It’s a late Friday afternoon, and your staff has left for the weekend. Before you head home, you want to check on where you are at financially. Maybe you’ve been struggling with cash flow issues lately. Or maybe you want to make an investment in your practice but aren’t sure if you can afford it.
This quick breakdown of your statements can help you interpret the financial aspects of your business even when your financial advisor, bookkeeper or office manager isn’t around.
Your balance sheet is a snapshot of all your assets, liabilities and capital investment at a point in time. It is a measurement as of an exact date and includes the following information:
If your bookkeeper is up to date and reconciling your account, the cash accounts will show the cash balance in your accounts.
The next section should show the remaining tax basis of your furniture, equipment, technology and any purchased goodwill. If you are an S Corporation and have taken loans from your corporation, you could see a Stockholder loan in the assets section of your balance sheet which will have to be paid back with interest or declared as salary in the future.
You will generally see payroll taxes, your retirement contribution payable, credit card balances and your line of credit, equipment notes and other long-term liabilities. You might also see a Note Payable – Stockholder. If you have an S Corporation, this is an important figure as it is factored in when determining your tax basis in your stock.
If you are a sole proprietor or a single member LLC, you will see your draws taken during the year for personal items. There will also be an account for your personal estimated tax payments. If you have a C Corporation, the stock value listed will be important to you when you close down your corporation.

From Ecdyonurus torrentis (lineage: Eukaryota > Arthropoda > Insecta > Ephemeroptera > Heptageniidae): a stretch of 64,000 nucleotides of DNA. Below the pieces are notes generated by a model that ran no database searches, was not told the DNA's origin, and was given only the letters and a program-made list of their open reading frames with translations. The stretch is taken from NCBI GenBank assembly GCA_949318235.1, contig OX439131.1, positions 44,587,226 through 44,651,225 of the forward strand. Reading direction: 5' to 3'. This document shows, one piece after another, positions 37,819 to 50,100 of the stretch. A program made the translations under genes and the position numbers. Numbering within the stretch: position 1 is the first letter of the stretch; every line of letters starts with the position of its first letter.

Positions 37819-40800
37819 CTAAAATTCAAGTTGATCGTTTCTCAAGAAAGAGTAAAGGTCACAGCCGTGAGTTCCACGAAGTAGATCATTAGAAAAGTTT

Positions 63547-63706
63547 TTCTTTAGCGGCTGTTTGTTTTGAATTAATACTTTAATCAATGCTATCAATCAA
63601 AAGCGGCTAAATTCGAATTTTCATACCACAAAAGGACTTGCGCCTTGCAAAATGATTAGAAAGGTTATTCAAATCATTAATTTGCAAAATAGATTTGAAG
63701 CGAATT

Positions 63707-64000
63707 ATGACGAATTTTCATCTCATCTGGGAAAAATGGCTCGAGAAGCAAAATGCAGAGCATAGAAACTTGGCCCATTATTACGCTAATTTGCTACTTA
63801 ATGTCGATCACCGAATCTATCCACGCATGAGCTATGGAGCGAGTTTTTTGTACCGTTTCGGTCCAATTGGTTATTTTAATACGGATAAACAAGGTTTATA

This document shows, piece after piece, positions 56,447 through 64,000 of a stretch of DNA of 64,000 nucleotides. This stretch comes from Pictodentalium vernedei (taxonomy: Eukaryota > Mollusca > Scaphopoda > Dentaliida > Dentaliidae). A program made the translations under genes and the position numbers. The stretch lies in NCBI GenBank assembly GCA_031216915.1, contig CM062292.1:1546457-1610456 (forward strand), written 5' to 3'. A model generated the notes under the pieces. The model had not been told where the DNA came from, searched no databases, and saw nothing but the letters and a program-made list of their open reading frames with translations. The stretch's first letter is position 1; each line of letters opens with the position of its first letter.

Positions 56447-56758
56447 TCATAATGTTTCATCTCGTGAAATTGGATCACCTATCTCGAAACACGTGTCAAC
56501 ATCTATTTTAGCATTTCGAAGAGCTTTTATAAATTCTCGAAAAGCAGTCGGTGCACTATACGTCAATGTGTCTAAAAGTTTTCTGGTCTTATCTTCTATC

Finally, if you are an S Corporation, you need to look at your distributions and the Accumulated Adjustment Accounts. Both of these numbers are used in calculating your basis and whether you have taken excess distributions in the year triggering additional taxable income.
Look for warning signs.
If your equity is a negative number in the early stages of your practice, you may have taken the accelerated Section 179 depreciation which means the tax basis of your assets has been reduced while you still owe money on the equipment. This can actually be a smart tax planning technique. However, a small or even negative cash balance with large distributions could be an indicator that you have taken too much cash from the business.
Profit and Loss Statement
Your profit and loss statement shows the income and expenses for a period of time – generally, a month, quarter or year. Here are some things to consider as you review your profit and loss statement:
Are they increasing or decreasing? Did you raise your fees? Look at the potential impact of the increase.
Do you see large changes from the same time last year? Can you explain the differences?
Percent of Income
This is a great tool to help you benchmark against industry standards. Your medical supplies and office supplies should account for 5-6% and 1-2% of your expenses, respectively. Lab fees should account for 7-8%. Marketing may take up 3% to as much as 10-12% for start-up practices. Payroll and benefits should account for 28-32% depending on benefits while your facility may take up 8-11%.
Your bottom line number is an indicator of whether you will have increasing or decreasing taxes at possibly a 50% rate. Remember that depreciation on new assets purchased and employer retirement contributions are two items that you do not have to pay for prior to the year end.
Take a look at your net profit percentage before depreciation. If you are an S Corporation, this includes your salary plus the net bottom line.
Cash Flow Statement
Your cash flow statement traces the cash flowing through your operations over a period of time. It starts with your net income and then shows financing or investing activities to reconcile to the changes in your cash. This is where you will see how your cash flow is affected by borrowing money or paying back loans. While your profit and loss statement might show that you made good profits, this statement will show you how much of that profit went to pay equipment loans or went home with you in distributions or draws.